JERUSALEM, Israel — Teva Pharmaceutical Industries Ltd. has made its QVAR RediHaler Inhalation Aerosol (beclomethasone dipropionate HFA) commercially available in 40-mcg and 80-mcg strengths in the United States.
The QVAR RediHaler is the first and only breath-actuated aerosol inhaled corticosteroid for the maintenance treatment of asthma as a prophylactic therapy in patients ages 4 years and older, Teva said. The product isn’t indicated for the relief of acute bronchospasm.
Unlike conventional metered-dose inhalers (MDIs), QVAR RediHaler delivers medication via a breath-actuated inhaler, eliminating the need for hand-breath coordination during inhalation. Teva said the product administers the same active ingredient found in its previously available QVAR Inhalation Aerosol (beclomethasone dipropionate HFA) but leverage the breath-actuated inhaler technology.
In addition, QVAR RediHaler was designed to be ready for use without shaking or priming. Because the medication delivery is breath-actuated, it should not be used with a spacer or volume holding chamber, Teva noted.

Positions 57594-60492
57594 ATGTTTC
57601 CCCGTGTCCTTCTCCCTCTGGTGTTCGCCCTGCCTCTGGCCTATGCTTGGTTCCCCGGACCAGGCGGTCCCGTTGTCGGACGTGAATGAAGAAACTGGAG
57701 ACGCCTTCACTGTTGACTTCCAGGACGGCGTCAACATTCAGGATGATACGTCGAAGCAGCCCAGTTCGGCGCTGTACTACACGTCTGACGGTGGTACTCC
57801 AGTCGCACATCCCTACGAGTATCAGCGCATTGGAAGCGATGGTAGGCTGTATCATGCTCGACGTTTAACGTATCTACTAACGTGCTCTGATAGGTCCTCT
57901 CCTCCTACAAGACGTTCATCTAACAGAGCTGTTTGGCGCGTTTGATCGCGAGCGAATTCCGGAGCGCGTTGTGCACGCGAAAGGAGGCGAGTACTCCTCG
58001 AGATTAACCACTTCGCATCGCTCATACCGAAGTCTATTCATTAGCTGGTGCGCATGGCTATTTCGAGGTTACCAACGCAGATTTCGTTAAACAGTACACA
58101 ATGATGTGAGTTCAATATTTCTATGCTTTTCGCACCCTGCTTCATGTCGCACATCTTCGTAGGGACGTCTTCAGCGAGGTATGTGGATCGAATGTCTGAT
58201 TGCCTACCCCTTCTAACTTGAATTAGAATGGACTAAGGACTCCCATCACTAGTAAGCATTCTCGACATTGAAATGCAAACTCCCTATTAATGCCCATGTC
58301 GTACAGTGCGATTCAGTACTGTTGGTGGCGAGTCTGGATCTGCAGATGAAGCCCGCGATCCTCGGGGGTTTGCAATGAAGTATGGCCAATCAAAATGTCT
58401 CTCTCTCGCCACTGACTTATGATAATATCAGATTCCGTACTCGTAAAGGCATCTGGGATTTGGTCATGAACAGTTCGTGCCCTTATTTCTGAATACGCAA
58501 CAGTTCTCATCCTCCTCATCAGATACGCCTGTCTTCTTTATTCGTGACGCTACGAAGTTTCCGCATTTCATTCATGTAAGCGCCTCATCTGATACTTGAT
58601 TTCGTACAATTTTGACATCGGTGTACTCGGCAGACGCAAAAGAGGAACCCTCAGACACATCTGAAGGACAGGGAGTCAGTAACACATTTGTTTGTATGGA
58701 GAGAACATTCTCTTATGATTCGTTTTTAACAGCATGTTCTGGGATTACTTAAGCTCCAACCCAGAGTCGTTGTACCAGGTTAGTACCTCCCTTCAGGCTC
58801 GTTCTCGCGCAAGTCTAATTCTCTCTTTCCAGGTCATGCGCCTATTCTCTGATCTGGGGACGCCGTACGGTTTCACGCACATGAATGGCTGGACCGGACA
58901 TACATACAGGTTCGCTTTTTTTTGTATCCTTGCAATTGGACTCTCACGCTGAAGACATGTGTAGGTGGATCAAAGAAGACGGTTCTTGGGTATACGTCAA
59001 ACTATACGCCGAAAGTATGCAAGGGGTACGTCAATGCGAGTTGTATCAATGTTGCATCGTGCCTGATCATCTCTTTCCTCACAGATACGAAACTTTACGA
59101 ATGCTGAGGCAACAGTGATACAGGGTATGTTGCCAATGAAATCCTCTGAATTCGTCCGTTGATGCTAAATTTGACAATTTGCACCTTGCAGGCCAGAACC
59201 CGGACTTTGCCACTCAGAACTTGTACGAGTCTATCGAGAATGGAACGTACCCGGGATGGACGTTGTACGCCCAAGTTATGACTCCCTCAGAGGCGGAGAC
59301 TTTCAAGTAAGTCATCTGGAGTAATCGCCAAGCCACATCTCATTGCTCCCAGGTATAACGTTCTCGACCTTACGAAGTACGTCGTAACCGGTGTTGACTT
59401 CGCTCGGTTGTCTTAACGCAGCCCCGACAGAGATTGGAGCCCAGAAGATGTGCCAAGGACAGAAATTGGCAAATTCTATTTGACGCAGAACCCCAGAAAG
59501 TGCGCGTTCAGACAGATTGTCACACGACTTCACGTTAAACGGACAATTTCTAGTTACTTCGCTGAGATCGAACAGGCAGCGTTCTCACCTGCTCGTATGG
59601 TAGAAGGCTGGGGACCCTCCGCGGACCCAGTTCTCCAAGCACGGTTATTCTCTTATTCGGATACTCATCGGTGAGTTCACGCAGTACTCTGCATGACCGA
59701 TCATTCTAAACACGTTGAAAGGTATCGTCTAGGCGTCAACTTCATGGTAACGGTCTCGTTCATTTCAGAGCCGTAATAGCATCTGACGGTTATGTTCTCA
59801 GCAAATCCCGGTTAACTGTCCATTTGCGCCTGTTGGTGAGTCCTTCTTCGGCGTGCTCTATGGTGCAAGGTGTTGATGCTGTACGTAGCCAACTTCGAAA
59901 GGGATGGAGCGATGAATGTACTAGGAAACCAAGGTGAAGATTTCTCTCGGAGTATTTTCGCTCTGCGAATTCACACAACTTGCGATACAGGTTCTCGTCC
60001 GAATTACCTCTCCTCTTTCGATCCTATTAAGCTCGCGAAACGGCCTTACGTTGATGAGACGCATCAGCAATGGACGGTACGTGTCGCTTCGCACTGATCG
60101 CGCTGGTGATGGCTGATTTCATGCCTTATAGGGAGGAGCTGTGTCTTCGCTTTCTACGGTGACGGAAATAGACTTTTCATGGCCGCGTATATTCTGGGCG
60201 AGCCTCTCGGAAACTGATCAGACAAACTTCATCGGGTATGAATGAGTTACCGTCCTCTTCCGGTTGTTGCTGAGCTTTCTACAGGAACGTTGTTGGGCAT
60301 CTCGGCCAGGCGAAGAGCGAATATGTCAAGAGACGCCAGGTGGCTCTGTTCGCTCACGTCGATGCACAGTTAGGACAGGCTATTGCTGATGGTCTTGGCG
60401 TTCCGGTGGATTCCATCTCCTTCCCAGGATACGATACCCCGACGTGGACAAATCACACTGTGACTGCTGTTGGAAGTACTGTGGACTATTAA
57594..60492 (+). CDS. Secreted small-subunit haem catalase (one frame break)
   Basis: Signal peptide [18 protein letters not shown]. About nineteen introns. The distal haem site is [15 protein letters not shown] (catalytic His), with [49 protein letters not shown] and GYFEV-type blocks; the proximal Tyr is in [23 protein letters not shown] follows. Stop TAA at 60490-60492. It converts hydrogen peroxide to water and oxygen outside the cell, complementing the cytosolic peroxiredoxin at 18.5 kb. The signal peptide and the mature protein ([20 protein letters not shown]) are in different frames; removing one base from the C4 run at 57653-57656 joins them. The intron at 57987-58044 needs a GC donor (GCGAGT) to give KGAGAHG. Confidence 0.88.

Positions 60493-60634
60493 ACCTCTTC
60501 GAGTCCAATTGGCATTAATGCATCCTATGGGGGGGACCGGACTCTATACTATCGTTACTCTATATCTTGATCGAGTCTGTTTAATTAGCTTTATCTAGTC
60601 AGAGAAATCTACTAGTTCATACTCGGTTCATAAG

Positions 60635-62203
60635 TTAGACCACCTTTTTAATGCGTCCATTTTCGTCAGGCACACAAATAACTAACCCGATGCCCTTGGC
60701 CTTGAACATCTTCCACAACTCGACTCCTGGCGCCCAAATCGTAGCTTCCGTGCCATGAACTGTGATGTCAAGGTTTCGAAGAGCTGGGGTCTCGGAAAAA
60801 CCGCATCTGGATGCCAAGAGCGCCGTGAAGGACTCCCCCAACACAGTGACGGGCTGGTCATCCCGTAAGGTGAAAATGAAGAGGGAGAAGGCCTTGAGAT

“QVAR has been an available asthma treatment option for well over a decade, so we are excited by the new technology of QVAR RediHaler that directly addresses an unmet need in the field of asthma management,” stated Brendan O’Grady, executive vice president of North America commercial at Teva. “By merging our breath-actuated inhaler technology with asthma medication, we hope to better serve the needs of the respiratory community and look forward to seeing the adoption of QVAR RediHaler in the coming months.”
Teva said that, with the release of QVAR RediHaler, the company is discontinuing sales of the previously available QVAR. Patients currently prescribed QVAR and/or their caregivers should to speak with a health care professional about how the new option may impact their treatment plan and how to obtain and use QVAR RediHaler, if desired. QVAR RediHaler will be priced at parity to QVAR, Teva added.
“When it comes to the treatment of asthma, proper inhaler technique remains a critical issue for patients. In fact, nearly 68% of patients do not use their metered dose inhalers (MDIs) well enough to benefit from the prescribed medication, leading to potentially uncontrolled asthma symptoms2,” according to Warner Carr, M.D., associate medical director of Southern California research at the Allergy and Asthma Associates of Southern California Medical Group. “As a physician, it’s often a challenge to know if my patients are using their inhalers correctly once they leave the office. It’s reassuring to see new device technologies come to market, such as the QVAR RediHaler device, which is designed specifically to eliminate the need for hand-breath coordination.”